The Tribunal of the Holy Office of the Inquisition, commonly known as the Spanish Inquisition, was established in 1478 by Catholic Monarchs Ferdinand II of Aragon and Isabella I of Castile. It was intended to maintain Catholic orthodoxy in their kingdoms and to replace the Medieval Inquisition and it became the most substantive of the three different manifestations of the wider Christian Inquisition along with the Roman Inquisition and Portuguese Inquisition. The Inquisition was originally intended primarily to ensure the orthodoxy of those who converted from Judaism, the regulation of the faith of the newly converted was intensified after the royal decrees issued in 1492 and 1502 ordering Jews and Muslims to convert or leave Spain. The Inquisition was not definitively abolished until 1834, during the reign of Isabella II, the Spanish Inquisition is often stated in popular literature and history as an example of Catholic intolerance and repression. Modern historians have tended to question earlier accounts concerning the severity of the Inquisition, Henry Kamen asserts that the myth of the all-powerful, torture-mad inquisition is largely an invention of nineteenth century Protestant authors with an agenda to discredit the Papacy. Although records are incomplete, about 150,000 persons were charged with crimes by the Inquisition and about 3,000 were executed. The Inquisition was created through papal bull, Ad Abolendam, issued at the end of the century by Pope Lucius III as a way to combat the Albigensian heresy in southern France. There were a number of tribunals of the Papal Inquisition in various European kingdoms during the Middle Ages. In the Kingdom of Aragon, a tribunal of the Papal Inquisition was established by the statute of Excommunicamus of Pope Gregory IX, in 1232, during the era of the Albigensian heresy. With time, its importance was diluted, and, by the middle of the fifteenth century, there was never a tribunal of the Papal Inquisition in Castile. Members of the episcopate were charged with surveillance of the faithful, during the Middle Ages, in Castile, little attention was paid to heresy by the Catholic ruling class. Jews and Muslims were tolerated and generally allowed to follow their traditional laws, however, by law, they were considered inferior to Catholics and were subject to discriminatory legislation. The Spanish Inquisition can be seen as an answer to the nature of Spanish society following the reconquest of the Iberian Peninsula from the Muslim Moors. After invading in 711, large areas of the Iberian Peninsula were ruled by Muslims until 1250, when they were restricted to Granada, which fell in 1492. However, the Reconquista did not result in the expulsion of Muslims from Spain, since they. The Jews, who had previously thrived under Muslim rule, now suffered similar maltreatment, however, as Henry Kamen notes, so-called convivencia was always a relationship between unequals. Despite their legal inequality, there was a tradition of Jewish service to the crown of Aragon and Jews occupied many important posts. Castile itself had an unofficial rabbi, ferdinands father John II named the Jewish Abiathar Crescas to be Court Astronomer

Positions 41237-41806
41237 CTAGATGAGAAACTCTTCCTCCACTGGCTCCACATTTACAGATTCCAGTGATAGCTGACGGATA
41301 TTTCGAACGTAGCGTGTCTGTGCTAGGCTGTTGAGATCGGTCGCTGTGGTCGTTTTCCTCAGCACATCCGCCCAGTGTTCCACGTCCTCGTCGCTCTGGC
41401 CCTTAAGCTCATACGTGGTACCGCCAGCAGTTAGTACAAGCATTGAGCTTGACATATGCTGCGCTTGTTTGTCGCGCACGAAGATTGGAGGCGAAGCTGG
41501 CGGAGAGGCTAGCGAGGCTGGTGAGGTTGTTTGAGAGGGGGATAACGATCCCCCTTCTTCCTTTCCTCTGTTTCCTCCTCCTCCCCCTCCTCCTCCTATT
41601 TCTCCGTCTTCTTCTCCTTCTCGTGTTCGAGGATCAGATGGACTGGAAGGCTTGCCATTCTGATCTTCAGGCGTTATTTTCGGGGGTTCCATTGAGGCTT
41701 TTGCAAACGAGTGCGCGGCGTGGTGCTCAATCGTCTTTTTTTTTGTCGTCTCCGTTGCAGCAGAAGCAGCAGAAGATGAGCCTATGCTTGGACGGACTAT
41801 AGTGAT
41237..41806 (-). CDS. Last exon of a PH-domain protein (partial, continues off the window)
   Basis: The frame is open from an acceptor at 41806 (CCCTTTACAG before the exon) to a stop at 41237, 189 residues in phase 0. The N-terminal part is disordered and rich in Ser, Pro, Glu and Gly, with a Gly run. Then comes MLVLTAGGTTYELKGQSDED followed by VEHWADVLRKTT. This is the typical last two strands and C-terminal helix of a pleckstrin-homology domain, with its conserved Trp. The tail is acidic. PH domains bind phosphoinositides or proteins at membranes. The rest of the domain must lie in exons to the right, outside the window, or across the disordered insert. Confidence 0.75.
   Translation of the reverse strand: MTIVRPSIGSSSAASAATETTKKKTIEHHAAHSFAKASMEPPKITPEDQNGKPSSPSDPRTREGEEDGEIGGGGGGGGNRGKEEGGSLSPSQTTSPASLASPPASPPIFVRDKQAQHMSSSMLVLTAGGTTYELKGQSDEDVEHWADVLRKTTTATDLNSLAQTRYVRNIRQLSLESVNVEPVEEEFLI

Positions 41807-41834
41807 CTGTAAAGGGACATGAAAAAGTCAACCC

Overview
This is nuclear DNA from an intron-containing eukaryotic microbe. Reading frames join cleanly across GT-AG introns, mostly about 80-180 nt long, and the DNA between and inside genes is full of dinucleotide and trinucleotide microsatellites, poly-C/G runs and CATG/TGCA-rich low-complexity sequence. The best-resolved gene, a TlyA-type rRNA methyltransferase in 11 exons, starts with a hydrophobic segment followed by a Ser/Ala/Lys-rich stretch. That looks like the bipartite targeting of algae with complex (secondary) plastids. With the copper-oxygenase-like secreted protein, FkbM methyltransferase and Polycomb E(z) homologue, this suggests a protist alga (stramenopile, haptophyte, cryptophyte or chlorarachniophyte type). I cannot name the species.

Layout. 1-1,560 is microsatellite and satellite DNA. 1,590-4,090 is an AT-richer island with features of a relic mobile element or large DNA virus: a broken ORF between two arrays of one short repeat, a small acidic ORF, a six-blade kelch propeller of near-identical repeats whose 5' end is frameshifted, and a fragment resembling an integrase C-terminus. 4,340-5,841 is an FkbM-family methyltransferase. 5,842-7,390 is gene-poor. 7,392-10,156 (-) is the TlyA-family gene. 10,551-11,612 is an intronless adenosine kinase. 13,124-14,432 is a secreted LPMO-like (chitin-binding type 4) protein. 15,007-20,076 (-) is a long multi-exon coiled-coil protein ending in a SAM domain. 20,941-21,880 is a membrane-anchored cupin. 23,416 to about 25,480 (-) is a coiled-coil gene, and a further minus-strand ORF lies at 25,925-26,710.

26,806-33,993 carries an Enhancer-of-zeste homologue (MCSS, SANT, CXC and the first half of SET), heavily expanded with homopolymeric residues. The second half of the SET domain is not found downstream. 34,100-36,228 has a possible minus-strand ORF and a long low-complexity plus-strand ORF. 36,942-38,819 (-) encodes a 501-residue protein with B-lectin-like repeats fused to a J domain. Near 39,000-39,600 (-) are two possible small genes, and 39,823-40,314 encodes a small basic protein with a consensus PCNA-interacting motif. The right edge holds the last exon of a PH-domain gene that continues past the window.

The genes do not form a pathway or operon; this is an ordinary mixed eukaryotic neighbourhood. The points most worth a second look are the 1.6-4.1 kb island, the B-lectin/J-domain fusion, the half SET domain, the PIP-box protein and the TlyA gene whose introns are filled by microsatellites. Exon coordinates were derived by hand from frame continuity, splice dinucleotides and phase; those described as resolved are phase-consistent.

The burning of a 16th-century Dutch Anabaptist, Anneken Hendriks, who was charged with heresy
A 1508 woodcut of the Inquisition
Inquisition Scene by Francisco Goya. The Spanish Inquisition was still in force in the late eighteenth century, but much reduced in power.